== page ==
Why we don’t need more surveillance: All major coups of law enforcement in the darknet where achieved by classical investigation methods. Well done, dear cops, and I mean that. OSI Layers 8 and above have enough loopholes to offer.
“According to the indictment, federal agents began investigating the site in September 2017, two months before the hackers breached the site. The site’s administrator, Jong Woo Son, had been running the operation from his residence in South Korea since 2015.
The indictment said the main landing page to the site contained a security flaw that let investigators discover some of the IP addresses of the dark web site — simply by right-clicking the page and viewing the source of the website. It was a major error, one that would trigger a chain of events that would ensnare the entire site and its users.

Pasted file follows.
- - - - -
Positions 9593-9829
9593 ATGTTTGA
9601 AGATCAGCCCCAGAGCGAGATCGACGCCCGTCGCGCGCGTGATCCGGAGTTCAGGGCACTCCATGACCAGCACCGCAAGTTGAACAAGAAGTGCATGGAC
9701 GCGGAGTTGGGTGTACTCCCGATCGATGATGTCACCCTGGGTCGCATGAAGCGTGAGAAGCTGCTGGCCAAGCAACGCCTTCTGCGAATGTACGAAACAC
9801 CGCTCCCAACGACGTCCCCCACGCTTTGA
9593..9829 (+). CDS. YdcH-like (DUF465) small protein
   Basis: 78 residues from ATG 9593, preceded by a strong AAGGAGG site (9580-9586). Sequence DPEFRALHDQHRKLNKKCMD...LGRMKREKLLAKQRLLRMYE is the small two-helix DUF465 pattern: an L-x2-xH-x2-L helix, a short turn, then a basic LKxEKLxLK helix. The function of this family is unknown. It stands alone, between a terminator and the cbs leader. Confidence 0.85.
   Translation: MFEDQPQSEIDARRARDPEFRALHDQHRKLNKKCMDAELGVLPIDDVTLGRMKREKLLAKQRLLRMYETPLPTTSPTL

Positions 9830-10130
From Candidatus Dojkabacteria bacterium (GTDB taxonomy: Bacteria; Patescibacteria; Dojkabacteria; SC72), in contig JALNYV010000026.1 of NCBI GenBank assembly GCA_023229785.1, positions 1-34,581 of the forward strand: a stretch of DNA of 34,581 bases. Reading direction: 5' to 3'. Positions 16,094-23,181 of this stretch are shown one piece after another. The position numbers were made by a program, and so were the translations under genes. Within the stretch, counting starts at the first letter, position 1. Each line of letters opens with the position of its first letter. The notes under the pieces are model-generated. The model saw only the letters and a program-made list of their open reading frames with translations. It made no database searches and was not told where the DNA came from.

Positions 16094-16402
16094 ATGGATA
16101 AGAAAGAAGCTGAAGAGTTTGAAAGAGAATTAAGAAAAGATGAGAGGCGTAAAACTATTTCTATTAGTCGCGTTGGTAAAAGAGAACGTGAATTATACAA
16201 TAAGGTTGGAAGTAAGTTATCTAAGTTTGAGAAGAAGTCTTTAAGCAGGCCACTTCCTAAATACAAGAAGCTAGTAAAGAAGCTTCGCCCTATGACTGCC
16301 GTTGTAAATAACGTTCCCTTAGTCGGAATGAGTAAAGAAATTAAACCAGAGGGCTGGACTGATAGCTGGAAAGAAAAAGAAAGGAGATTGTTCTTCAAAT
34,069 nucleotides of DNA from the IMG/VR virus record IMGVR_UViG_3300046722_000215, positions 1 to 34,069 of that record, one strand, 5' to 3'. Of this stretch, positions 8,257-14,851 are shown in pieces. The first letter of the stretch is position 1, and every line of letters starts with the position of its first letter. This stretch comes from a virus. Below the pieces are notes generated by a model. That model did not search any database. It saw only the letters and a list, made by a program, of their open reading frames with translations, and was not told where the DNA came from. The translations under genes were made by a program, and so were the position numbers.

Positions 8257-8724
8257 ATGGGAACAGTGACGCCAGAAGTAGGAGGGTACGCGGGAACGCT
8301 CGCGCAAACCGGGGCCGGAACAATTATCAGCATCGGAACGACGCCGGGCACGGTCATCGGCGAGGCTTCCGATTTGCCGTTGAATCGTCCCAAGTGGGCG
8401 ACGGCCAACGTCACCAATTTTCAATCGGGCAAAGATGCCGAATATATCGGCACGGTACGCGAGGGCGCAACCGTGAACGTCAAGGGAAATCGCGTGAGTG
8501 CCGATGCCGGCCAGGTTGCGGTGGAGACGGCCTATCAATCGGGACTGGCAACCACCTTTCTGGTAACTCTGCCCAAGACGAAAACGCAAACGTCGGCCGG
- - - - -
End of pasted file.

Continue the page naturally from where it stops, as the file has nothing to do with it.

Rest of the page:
Prosecutors said in the indictment that they found several IP addresses: 188.8.131.52 and 184.108.40.206. One of the IP addresses the hackers gave me was 220.127.116.11 — an address on the same network subnet as the dark web site. It was long-awaited confirmation that the hackers were telling the truth. They did in fact breach the site. But whether or not the government knew about the breach remains a mystery.”
“The hacker group has not been in touch since we broke off communications. Publishing a story about the hack two years ago may have caused irreparable harm to the government’s investigation, potentially sinking it entirely. It was a frustrating time, not least being in the dark and not knowing if anyone was doing anything.
I’ve never been so glad to walk away from a story.”